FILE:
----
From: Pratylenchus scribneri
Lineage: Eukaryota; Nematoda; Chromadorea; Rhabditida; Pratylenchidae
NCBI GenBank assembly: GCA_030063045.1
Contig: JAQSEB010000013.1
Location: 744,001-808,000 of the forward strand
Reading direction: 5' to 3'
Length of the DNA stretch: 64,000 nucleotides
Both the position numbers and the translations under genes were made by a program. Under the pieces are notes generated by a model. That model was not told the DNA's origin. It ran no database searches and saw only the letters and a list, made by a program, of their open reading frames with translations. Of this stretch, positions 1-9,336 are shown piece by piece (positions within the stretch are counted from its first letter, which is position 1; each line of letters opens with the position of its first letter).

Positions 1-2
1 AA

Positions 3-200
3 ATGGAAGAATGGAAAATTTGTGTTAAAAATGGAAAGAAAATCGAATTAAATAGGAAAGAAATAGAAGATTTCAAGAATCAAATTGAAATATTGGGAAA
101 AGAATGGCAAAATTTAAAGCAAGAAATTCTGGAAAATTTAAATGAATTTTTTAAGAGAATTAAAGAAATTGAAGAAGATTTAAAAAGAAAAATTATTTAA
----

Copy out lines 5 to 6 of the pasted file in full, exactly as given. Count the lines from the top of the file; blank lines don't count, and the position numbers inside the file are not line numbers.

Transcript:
Location: 744,001-808,000 of the forward strand
Reading direction: 5' to 3'